Terror Cell – Caustic Light


*** Go to our YouTube channel in the link below to see the video review of this record in episode #10 of the SBR Album of the Week.

There are two types of anger. The kind you feel when somebody pushes to the front at the supermarket checkout and the type that consumes you when you realise that the civilisation you live in and the power structures that prop it up will always work against your interests. In the latter case, you know that concepts about finding the one true love and fulfilment in your work as a productive member of society are meaningless constructs that benefit rentiers and aristocrats and those that value a stable property-owning democracy. Richmond, Virginia quartet, Terror Cell, express the second category of anger and make sure you know what it feels like to have a nervous breakdown in the process.

They call their music chaotic hardcore, but opener, ‘The End of All Things’, is a throbbing piece of sludge with morbid death metal roars and a crushing rotational spin that puts you in a state of vertigo. “With every breath I take, resentment fills my lungs/ I’m drowning in my fears/ Everyone will leave/ No one is ever really here,” screams vocalist and guitarist, Joey Woodard, in a searing rage. Even the reset to a calmer passage of discordant arpeggios at the half-way mark twitches in pain, like a small pinch of salt dissolving on a red-hot stove. Unlike other mathcore artists, Terror Cell take the jagged Deadguy riffs and slow them down to accentuate the ugly hiss of the dyad chords. ‘Face the Wall’ is a sludge version of Botch but with a clearer sense of nihilistic purpose to celebrate the realisation that there is no hope in life, and everything will end one day.

“Wall Street and trust funds/ You fucks are all the same/ Force feeding bullshit/ Just to build your name,” rages Woodard on ‘Propaganda Organ’. This is the music in your head when you lose confidence in the political system on polling day and sneer at the voting slip in disgust. On a musical level, you can hear Will Haven as much as Converge, but the outcome is the same – collapse of one’s ego. ‘Being of Light’ is the closest they come to hardcore, but they soon transition into a bone-crunching muscle paralysis and then leave you staring at your reflection in a puddle as the cars flash by and splash your trousers. Does the lyricist from Terror Cell need urgent medical therapy? That is a question on your lips throughout ‘Panopticon’. You can hear a phantom voice onscreen: “If you need help to access crisis resources, you can call… blah, blah, blah.” All to no avail. The concoction of post-hardcore and black metal takes you to a place beyond despair, where you can laugh at the tragedy of life.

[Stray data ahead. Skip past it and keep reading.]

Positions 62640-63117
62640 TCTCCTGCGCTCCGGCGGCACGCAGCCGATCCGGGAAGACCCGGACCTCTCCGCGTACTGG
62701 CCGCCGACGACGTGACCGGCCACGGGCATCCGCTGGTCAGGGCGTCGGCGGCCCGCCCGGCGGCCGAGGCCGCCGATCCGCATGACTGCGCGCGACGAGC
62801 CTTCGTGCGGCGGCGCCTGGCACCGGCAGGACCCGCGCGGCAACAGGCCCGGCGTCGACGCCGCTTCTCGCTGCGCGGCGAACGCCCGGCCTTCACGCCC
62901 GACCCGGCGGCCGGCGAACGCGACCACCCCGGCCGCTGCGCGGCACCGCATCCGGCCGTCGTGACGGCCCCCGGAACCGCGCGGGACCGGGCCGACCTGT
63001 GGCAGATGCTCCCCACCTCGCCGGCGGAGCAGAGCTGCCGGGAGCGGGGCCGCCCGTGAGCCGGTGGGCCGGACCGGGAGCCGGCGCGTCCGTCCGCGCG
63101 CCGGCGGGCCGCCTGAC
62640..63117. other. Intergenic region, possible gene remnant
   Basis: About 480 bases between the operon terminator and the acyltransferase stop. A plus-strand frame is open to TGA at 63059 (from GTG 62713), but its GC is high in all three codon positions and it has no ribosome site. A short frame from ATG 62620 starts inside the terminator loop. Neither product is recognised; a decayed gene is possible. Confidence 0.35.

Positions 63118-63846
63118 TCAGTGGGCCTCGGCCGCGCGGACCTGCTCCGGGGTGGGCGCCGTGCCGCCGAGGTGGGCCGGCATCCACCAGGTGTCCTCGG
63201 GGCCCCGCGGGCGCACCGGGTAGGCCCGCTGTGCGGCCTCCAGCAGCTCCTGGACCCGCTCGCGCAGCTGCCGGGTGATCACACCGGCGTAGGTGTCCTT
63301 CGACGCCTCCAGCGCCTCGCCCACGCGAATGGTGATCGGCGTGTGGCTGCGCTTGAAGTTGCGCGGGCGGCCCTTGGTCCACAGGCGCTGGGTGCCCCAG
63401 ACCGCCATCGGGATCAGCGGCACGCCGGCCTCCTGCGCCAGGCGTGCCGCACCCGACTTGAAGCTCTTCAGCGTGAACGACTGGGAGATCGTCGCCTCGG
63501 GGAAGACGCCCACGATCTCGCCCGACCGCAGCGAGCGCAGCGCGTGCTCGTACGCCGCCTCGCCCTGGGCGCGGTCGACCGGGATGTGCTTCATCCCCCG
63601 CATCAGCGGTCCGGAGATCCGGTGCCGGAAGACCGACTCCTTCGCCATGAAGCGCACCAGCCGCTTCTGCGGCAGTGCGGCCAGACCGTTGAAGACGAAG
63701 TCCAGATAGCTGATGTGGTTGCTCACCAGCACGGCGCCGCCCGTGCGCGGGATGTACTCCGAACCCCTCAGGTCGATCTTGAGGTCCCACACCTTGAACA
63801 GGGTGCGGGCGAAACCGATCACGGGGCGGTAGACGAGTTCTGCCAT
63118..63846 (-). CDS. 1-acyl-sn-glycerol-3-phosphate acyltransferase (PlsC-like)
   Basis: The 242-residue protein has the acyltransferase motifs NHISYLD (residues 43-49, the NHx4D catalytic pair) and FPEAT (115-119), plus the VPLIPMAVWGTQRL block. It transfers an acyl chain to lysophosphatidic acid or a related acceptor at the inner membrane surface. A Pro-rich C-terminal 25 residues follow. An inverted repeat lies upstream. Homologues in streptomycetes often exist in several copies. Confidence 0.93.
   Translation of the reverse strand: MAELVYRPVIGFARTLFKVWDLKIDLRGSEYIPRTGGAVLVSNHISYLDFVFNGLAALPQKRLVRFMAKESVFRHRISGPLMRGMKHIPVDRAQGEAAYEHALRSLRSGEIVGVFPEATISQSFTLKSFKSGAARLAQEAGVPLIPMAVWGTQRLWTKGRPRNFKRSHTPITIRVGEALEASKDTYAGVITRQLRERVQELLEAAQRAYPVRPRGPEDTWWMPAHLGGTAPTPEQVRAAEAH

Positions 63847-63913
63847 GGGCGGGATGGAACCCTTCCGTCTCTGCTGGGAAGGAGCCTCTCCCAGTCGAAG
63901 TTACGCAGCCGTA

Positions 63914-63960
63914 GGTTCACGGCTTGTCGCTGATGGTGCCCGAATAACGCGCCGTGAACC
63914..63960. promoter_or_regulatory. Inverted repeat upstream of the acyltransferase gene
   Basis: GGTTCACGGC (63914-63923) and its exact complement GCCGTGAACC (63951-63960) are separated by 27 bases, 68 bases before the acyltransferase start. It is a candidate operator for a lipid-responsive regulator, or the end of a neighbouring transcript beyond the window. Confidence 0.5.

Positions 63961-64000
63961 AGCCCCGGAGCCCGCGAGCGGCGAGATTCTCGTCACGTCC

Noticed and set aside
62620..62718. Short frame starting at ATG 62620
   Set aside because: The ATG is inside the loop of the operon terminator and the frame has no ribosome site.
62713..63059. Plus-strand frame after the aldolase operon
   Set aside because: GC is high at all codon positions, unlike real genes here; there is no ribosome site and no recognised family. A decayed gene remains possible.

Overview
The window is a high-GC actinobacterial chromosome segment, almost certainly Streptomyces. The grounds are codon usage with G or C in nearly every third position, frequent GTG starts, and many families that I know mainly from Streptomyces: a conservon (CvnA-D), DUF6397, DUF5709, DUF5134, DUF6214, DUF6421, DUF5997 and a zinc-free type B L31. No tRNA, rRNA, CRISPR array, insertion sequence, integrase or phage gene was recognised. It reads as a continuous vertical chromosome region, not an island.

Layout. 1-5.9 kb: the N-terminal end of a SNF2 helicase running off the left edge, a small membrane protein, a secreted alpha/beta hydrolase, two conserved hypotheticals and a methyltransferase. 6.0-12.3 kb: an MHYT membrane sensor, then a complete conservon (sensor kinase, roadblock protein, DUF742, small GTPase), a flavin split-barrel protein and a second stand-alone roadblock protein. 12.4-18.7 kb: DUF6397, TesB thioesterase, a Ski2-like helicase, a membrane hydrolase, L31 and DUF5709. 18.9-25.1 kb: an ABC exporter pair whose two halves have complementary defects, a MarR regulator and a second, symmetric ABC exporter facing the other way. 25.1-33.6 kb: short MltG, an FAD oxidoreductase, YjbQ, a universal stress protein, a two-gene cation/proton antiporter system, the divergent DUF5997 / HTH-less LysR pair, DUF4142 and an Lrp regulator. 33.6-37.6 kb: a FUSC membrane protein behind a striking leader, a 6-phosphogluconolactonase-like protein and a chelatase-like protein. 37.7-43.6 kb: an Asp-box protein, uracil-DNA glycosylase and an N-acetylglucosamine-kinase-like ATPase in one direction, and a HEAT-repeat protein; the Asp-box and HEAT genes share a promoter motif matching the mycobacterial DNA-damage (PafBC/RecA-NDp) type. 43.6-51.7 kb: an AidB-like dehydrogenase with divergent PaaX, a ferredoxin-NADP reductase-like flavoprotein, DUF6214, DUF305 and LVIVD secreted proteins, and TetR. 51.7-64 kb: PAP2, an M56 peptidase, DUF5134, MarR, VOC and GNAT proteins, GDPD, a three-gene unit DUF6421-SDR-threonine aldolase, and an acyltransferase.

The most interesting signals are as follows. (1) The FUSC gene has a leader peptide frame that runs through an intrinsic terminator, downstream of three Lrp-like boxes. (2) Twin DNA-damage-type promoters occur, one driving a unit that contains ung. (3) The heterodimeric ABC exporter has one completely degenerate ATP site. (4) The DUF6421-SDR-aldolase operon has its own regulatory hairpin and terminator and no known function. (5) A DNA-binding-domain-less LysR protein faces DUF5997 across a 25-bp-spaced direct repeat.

How do the members of this band find the inspiration to explore so many different textures when their frame of mind is so broken? ‘Rumors of War’ starts like a Refused intro with no indication where it might go until they launch into a muscular sludge groove and let the vocals guide the aggression. Close your eyes and this could be an uglier version of Gojira with drier plug ins and less concern for rhythmic precision. The reckless bass slides in the last section remind you that the house of cards could fall at any moment. Could you trust yourself to stay calm on the London underground platform with this music on your headphones and hundreds of people jostling past you to get home? Maybe the soothing melodies and rare smiles of ‘Broken Vessels’ can stop you elbowing the prick with the backpack down the escalator. The power-dressed woman with the headphones might not be so lucky when the band accelerate towards a sudden burst of chunky guitar stabs and tell you what you already know: “There is no safety/ Nothing but memories/ There is no hope left/ All is meaningless.”

Caustic Light is the depiction of a person losing their ability to function in a society that will never recognise them. We’d be worried about the state of mind of the author if these lyrics were public posts on Facebook. This is art that captures the emptiness and despair of the unsettled mind. It’s also a magnificent piece of unhinged metallic hardcore.

JVB


Verdict


Release Date: 07/10/2022

Record Label: Fisher King Records

Standout tracks: Face the Wall, Panopticon, Rumors of War

Suggested Further Listening: Mothman – Cancer Withdrawal (2022), Orphan Doner – Unraveled (2021), Irist – Gloria EP (2022)